I’m usually the guy who goes and gets the free refill, in my movie-going group. I think they like it when I leave for a few minutes. But have you ever tested the limits of the free-refill policy, to find out how many refills you can get away with before the people at the concession stand start to look at you with an expression of both awe and concern? My movie-going buddy and I are both fairly big guys, and we can really get going with that popcorn, especially if it’s one of the Marvel movies, which can run up to 3 hours, and so you really need a solid supply to sustain you, especially during that long, quiet second hour of character development. I remember the time we were already working on the second large bin of popcorn (so the concession guy had already seen me and knew me – we had had a nice long talk about butter), when some guy tripped over my friend in the darkness, and caused the popcorn to spill all over my face. It happened too fast for me to grab all of the flying kernels in my mouth – although I tried, biting the air desperately – and instead the great vat of popcorn essentially exploded all over me, landing all over the floor and the aisle, and on some nice woman two rows back. Rather than throwing myself onto the floor and grabbing what was available under the 5-second rule, we all decided it was better and more sanitary to avail ourselves of a third free refill. Mind you, I had just been back for the second refill about three minutes ago. But there I was, marching purposefully back towards the concession stand, empty silo of popcorn in hand, hungry look on my face, and the guy at the counter looked at me with an expression of both shock and admiration: “How the hell does that guy eat so fast?” But in America, free refills means free refills: no judgment, and no questions asked, so he obliged and filled up the silo with more of the wonderful, buttery stuff. And off I went, fully equipped to survive at least ten more minutes of ‘Avengers Infinity War.’

It wasn’t the first time where I pushed the limits of the free refill policy; when I was sixteen years old, my parents took me to an all-you-can-eat buffet at a local restaurant, and I pretty much wiped out the entire supply of pizza, mashed potatoes, and rotisserie chicken. (I hadn’t eaten anything for almost an hour) We got some nasty looks from the other hungry patrons, empty forks in hand. The owner declared to my parents, “I’m sorry folks – but this isn’t what we had in mind when we said, ‘All you can eat’ – that boy’s appetite is just way too powerful – we’re gonna’ have to shut him down!” It was the first time I was banned from a restaurant. Luckily, that rarely happens anymore.

Anyway, so I’ve taken my share of walks to the concession stand to make good on the free refills – empty bucket of popcorn in hand. It’s certainly worth it for the extra popcorn, but it means that you miss part of the movie – that’s the trade off. When I come back, one of my movie-going friends usually feels compelled to fill me in on what I missed, in hushed, whispered tones:

“…He just found out that his boss was the same guy that smuggled the weapons from the Ukraine – and now he’s going out with that woman assassin…”


“No problem. Can I have some popcorn?”


I actually don’t mind that long, lonely walk back to the concession stand – I know that I’m going to watch the movie again on iTunes or Amazon Prime, so I usually don’t flat-out run like I used to, before iTunes or Amazon. I just walk or jog, casually, pretending that I’m a laid back person who doesn’t care that he’s missing what might be the best part of the movie. But it’s always fun to hear the sounds coming from the other theaters, as I pass by. There’s the wistful melody of a romantic comedy, followed immediately thereafter by the thunderous vibrations of the latest disaster movie, and then the laser beam explosions of that new Sci-Fi flick that won't be in theaters much longer. The screams and tension of a horror movie give way to the sunny, innovative score of the latest Pixar movie, as I breeze on by, bound for the concession stand.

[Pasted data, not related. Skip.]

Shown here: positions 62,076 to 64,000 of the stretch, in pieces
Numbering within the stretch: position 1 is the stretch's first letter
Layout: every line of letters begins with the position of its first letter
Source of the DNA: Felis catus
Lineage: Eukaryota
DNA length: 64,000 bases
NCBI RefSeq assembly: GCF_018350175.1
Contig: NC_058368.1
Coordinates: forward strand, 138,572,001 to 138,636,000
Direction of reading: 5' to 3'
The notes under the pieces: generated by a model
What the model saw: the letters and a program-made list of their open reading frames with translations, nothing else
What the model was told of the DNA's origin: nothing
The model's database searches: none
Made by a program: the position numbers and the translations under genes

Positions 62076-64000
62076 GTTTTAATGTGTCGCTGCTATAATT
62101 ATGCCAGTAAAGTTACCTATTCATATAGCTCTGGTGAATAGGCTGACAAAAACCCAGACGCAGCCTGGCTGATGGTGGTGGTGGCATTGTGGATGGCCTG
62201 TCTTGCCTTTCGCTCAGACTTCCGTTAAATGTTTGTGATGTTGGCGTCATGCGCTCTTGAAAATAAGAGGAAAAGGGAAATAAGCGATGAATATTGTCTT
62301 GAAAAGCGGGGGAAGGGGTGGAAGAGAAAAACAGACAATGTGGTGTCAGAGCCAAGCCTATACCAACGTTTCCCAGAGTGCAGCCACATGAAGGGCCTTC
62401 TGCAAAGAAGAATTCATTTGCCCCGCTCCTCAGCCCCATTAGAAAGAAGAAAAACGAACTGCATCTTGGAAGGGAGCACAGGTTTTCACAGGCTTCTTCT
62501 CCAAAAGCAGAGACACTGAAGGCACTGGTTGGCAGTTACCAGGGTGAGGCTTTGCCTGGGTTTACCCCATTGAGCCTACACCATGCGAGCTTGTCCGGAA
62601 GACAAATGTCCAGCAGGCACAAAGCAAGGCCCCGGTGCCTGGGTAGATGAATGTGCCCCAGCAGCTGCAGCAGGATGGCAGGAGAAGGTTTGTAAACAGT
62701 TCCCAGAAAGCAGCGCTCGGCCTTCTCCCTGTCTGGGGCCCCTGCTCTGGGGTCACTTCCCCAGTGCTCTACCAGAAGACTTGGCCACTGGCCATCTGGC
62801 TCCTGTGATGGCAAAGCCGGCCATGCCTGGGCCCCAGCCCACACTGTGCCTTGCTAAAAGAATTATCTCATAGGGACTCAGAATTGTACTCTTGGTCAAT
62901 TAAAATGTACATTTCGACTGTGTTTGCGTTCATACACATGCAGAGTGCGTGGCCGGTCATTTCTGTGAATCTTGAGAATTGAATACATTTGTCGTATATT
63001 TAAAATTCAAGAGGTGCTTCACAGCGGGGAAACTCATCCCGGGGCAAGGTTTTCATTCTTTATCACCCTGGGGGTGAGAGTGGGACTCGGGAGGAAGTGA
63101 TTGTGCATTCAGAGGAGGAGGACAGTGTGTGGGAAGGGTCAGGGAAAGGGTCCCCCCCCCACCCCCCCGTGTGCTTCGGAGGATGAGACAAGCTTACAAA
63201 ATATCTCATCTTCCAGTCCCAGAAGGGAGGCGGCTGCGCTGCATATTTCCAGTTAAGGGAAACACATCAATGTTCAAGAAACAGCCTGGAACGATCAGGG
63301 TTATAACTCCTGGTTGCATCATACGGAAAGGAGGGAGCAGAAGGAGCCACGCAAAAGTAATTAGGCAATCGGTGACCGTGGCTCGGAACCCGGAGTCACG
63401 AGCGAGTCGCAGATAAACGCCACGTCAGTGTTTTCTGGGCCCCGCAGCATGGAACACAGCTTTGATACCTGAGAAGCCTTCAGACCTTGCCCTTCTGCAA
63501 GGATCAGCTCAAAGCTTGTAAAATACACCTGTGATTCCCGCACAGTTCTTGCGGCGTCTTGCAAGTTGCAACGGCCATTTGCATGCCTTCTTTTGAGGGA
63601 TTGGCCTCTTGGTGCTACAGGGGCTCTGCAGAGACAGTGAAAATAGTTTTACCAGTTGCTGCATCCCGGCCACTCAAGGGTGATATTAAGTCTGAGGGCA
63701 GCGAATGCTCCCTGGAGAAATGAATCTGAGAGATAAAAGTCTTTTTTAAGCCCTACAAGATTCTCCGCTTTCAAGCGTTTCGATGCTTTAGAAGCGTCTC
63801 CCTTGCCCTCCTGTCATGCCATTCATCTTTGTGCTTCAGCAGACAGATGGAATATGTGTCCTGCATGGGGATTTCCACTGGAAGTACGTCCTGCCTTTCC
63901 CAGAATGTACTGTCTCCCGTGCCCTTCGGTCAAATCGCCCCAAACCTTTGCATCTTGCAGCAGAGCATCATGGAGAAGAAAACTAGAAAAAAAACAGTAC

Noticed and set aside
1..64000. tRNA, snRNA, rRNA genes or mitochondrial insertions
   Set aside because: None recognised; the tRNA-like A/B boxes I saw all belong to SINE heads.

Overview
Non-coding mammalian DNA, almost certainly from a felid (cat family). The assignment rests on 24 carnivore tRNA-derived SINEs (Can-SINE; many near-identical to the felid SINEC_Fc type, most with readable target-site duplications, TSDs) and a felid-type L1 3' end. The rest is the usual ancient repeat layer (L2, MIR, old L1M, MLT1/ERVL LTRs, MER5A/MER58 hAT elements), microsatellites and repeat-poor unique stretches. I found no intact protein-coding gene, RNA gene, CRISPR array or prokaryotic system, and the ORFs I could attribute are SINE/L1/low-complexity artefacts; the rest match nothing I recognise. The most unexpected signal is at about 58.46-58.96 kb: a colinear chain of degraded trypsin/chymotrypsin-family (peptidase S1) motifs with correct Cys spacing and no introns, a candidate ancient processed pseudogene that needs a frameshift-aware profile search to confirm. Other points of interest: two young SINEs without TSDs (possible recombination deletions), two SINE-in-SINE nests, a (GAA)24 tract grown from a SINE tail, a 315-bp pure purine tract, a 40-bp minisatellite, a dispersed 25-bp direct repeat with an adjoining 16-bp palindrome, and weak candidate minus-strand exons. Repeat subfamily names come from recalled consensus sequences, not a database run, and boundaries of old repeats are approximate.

I’m often tempted to dive into a different theater for a minute or two – just to reincarnate myself into an audience member of a documentary about mountain climbing, for some contrast and risky excitement. But I never do – I’m always afraid I’ll be discovered by one of those theater attendants with the flashlight, and I would end up being banned from the theater, just like with that restaurant with the rotisserie chicken.

It’s always a little jarring, as you depart the theater, midway through the movie. At the end of the movie, you have a transition period back into reality: the lights come back on, and the credits roll, and people stand up and yawn, and it gives you a moment to shift gears as you prepare to reenter society. But when you’re the designated popcorn-refill-man, you must exit abruptly, right in the middle of the dream, and there you are – back in the mundane hallway, with the bright lights and the candy machines – passing the restroom, and one of the theater attendants is on her cell phone talking about her final exam tomorrow, and none of this has anything to do with the stolen weapons from Ukraine or that woman assassin. And of course that’s mostly a good thing.

And when you reach the concessions, there are all the people coming and going, still wearing their jackets, buying their tickets, shaking off the real world, just beginning to order their popcorn for the night, and you’re just passing through, not quite a full customer – just a hungry, wayfaring stranger emerging from a cinematic dream, breezing by for a free refill or two.

And now, please excuse me, but it’s time to grab a free refill on my coffee. Until next time, enjoy the movie.

Carl McCoy, Copyright 2019

Check out my book, "Job Hunter Road," a humorous look at modern-day job-hunting.